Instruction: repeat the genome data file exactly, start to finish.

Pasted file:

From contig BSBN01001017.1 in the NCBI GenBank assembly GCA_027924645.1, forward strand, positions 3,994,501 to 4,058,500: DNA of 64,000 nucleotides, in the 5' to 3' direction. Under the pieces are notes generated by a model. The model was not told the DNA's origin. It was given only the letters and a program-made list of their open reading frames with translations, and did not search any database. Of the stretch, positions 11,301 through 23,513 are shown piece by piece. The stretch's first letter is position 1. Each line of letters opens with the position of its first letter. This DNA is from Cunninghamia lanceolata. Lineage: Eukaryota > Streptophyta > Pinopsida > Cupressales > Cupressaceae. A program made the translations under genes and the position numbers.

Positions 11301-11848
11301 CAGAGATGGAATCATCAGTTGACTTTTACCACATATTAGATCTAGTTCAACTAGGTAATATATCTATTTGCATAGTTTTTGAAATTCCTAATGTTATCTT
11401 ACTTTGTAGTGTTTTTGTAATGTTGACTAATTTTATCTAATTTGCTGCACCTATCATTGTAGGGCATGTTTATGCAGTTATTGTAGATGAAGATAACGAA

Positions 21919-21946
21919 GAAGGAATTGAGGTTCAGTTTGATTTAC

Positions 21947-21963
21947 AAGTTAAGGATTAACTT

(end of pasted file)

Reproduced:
From contig BSBN01001017.1 in the NCBI GenBank assembly GCA_027924645.1, forward strand, positions 3,994,501 to 4,058,500: DNA of 64,000 nucleotides, in the 5' to 3' direction. Under the pieces are notes generated by a model. The model was not told the DNA's origin. It was given only the letters and a program-made list of their open reading frames with translations, and did not search any database. Of the stretch, positions 11,301 through 23,513 are shown piece by piece. The stretch's first letter is position 1. Each line of letters opens with the position of its first letter. This DNA is from Cunninghamia lanceolata. Lineage: Eukaryota > Streptophyta > Pinopsida > Cupressales > Cupressaceae. A program made the translations under genes and the position numbers.

Positions 11301-11848
11301 CAGAGATGGAATCATCAGTTGACTTTTACCACATATTAGATCTAGTTCAACTAGGTAATATATCTATTTGCATAGTTTTTGAAATTCCTAATGTTATCTT
11401 ACTTTGTAGTGTTTTTGTAATGTTGACTAATTTTATCTAATTTGCTGCACCTATCATTGTAGGGCATGTTTATGCAGTTATTGTAGATGAAGATAACGAA

Positions 21919-21946
21919 GAAGGAATTGAGGTTCAGTTTGATTTAC

Positions 21947-21963
21947 AAGTTAAGGATTAACTT